Tom Sawyer Abroad 51
dancing, and making signs, and yelling. We couldn't make out what he said, but we was scared anyway, and begun to heel it back to the balloon. When we got close enough, we understood the words, and they made me sick:
"Run! Run fo' yo' life! Hit's a lion; I kin see him thoo de glass! Run, boys; do please heel it de bes' you kin. He's bu'sted outen de menagerie, en . dey ain't nobody to stop him!"
It made Tom fly, but it took the stiffening all out of my legs. I could only just gasp along the way you do in a dream when there's a ghost gaining on you.
Tom got to the ladder and shinned up it a piece and waited for me; and as soon as I got a foothold on it he shouted to Jim to soar away. But Jim had clean lost his head, and said he had forgot how. So Tom shinned along up and told me to follow; but the lion was arriving, fetching a most ghastly roar with every lope, and my legs shook so I dasn't try to take one of them out of the rounds for fear the other one would give way under me.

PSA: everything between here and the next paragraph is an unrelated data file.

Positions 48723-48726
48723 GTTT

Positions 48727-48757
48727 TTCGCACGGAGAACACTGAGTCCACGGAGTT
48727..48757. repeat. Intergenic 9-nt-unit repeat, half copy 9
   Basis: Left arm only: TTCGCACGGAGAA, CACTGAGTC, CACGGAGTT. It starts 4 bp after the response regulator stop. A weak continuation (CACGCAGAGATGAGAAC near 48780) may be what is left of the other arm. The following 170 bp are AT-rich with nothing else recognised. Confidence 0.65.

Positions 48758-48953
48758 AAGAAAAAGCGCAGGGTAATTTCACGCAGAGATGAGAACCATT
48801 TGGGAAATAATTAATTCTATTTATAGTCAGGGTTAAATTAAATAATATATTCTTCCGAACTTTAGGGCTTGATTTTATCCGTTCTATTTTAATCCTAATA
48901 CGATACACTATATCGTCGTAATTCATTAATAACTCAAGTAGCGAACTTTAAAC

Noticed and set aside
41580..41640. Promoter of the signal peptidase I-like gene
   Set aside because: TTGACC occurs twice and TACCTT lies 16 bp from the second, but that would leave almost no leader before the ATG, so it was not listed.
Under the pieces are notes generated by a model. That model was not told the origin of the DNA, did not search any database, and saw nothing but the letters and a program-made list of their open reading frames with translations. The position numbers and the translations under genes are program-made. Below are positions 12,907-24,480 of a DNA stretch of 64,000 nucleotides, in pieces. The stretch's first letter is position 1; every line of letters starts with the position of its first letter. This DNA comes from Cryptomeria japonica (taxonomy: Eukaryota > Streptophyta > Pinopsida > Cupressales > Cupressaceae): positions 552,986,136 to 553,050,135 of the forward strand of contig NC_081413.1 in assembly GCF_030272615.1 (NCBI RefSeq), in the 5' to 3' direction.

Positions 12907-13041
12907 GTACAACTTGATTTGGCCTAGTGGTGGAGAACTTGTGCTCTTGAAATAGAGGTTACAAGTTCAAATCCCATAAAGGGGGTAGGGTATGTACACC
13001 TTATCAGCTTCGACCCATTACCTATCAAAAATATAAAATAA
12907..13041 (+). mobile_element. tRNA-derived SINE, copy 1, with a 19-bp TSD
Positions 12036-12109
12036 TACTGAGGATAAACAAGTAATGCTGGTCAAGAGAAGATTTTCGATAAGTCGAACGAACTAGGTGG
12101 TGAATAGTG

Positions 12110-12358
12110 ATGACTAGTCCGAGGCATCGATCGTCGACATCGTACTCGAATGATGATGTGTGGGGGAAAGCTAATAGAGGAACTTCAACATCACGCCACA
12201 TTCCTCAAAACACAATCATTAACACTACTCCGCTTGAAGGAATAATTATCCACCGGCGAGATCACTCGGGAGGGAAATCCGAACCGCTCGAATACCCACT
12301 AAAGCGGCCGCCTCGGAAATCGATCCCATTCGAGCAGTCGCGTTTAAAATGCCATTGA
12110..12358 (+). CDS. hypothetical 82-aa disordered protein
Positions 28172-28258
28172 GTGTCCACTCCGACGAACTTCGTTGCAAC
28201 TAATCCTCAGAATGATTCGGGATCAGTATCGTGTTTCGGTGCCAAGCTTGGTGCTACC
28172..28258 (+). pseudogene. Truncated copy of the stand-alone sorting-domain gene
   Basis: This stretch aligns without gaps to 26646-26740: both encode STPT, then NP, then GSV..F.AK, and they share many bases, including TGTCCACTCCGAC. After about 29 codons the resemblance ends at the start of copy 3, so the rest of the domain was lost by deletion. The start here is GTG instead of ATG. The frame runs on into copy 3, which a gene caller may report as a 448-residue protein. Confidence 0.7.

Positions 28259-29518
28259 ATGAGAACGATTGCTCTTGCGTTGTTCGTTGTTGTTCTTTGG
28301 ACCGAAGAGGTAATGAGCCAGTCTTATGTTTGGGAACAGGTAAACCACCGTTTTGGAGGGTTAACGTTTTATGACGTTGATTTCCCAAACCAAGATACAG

But Tom was aboard by this time, and he started the balloon up a little, and stopped it again as soon as the end of the ladder was ten or twelve feet above ground. And there was the lion, a-ripping around under me, and roaring and springing up in the air at the ladder, and only missing it about a quarter of an inch, it seemed to me. It was delicious to be out of his reach, perfectly delicious, and made me feel good and thankful all up one side; but I was hanging there helpless